B. Easement Review Team. The easement review team consists of representatives of the Service, FSA, and NRCS, in accordance with the 1992 MOU (paragraph 1.5B). NRCS leads the easement review team, which assists in the development of conservation easements to be established on wetlands on FSA inventory property. The easement review team prepares a report detailing the team's evaluation and recommendations to submit to the FSA State executive director for final determination regarding establishment of easements on wetland property.
C. FSA County Committee. The FSA county committee reviews NRCS's wetland determinations and determines if wetlands or converted wetlands are ineligible (i.e., wetlands cropped or used for farming) for wetland conservation easement coverage.
D. Contaminants survey. When we identify important resources and when the Regional Director determines that the Service will recommend either a conservation easement or a fee title transfer to the Service, our field personnel (or Service contractors) must conduct the appropriate level contaminants survey before we request either type of interest in the property. We must follow contaminant survey and Departmental approval procedures in 341 FW 3 (Pre-Acquisition Environmental Site Assessments). FSA also conducts a similar survey and documents the presence of any hazardous materials. Service staff should request hazardous waste contamination information from FSA in order to assist with our contaminant survey efforts.
E. National Wildlife Refuge System. Only the Director can approve the establishment of a new unit or the significant expansion of an existing unit of the National Wildlife Refuge System. Refer to the Director's memorandum to the Regional Directors, August 11, 2000, subject: Changes to the Land Acquisition Planning Procedures. Therefore, the Director must approve all documents proposing expansion of the Refuge System. Note: Current exemptions regarding expansions under 10 percent or 40 acres (whichever is greater) still apply. The Regional Director is authorized to approve the acceptance of a conservation easement or a fee title transfer of property that constitutes less than 10 percent of the acreage of the refuge to which the easement or fee title property will be assigned, or up to 40 acres, whichever is greater. For example, if the parent refuge is 20 acres, the Regional Director may approve an expansion of up to 40 acres. If the parent refuge is 1,000 acres, the Regional Director may approve an expansion of up to 100 acres (see paragraph 1.11).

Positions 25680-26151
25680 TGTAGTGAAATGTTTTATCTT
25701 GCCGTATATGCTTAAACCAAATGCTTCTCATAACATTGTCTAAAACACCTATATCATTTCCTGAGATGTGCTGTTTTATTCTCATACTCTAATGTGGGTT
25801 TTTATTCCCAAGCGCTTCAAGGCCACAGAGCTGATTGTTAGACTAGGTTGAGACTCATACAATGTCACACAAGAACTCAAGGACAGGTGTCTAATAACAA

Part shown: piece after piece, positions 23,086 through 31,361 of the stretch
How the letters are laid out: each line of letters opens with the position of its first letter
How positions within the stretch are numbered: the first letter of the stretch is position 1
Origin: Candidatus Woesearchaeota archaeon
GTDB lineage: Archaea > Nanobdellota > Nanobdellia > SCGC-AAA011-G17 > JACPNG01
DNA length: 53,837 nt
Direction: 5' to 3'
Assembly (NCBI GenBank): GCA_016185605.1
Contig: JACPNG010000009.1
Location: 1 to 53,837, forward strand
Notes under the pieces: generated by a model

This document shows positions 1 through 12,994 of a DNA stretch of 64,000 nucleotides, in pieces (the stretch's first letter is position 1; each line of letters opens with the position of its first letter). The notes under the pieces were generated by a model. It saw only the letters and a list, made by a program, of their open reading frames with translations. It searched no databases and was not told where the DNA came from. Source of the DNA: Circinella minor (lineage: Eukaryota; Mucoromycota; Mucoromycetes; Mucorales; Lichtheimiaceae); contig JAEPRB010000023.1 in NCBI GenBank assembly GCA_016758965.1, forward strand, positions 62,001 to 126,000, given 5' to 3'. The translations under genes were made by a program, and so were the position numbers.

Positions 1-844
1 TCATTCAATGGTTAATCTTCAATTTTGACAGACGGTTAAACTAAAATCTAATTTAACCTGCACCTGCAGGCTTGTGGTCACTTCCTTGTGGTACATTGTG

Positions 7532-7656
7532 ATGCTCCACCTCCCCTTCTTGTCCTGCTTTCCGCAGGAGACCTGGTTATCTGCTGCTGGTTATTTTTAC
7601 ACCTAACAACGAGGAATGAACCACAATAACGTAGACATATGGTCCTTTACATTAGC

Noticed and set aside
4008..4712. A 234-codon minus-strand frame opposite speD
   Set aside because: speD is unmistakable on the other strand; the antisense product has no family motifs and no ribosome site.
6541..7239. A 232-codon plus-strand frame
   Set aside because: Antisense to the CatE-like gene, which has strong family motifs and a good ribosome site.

1.10 What are the Service's policies for making recommendations for conservation easements and fee simple title transfers of FSA inventory property? Upon request, we assist in the development of any management plan required by FSA as a condition of transfer of any interest in FSA inventory property. The following guidelines reflect Service policy for making recommendations for conservation easements and fee title transfers:
A. Type of Conveyance.
(1) Conservation easements. Conservation easements are used when the Service or other Federal or State agency is identified as the easement manager. We will recommend that easements be administered by other Federal or State agencies only when the requirements of such administration have been agreed to in writing by the accepting agency prior to our recommendation.
(2) Fee title. FSA may transfer inventory property, or any interest therein, to a State or Federal agency, for conservation purposes. When a State or Federal agency requests title to inventory property, the State executive director makes a preliminary determination as to whether or not the property can be transferred. If a decision is made to deny a transfer request by a Federal or State agency, FSA will inform the requesting agency in writing that it may request a review of the decision by the FSA Administrator.
B. Federal trust species. We will request fee title and easement interests in FSA inventory lands that contain existing habitat value or habitat restoration opportunities for Federal trust species. Interests in FSA inventory properties that are transferred to the Service will be administered as part of the National Wildlife Refuge System under the National Wildlife Refuge System Administration Act, 16 U.S.C. 668dd.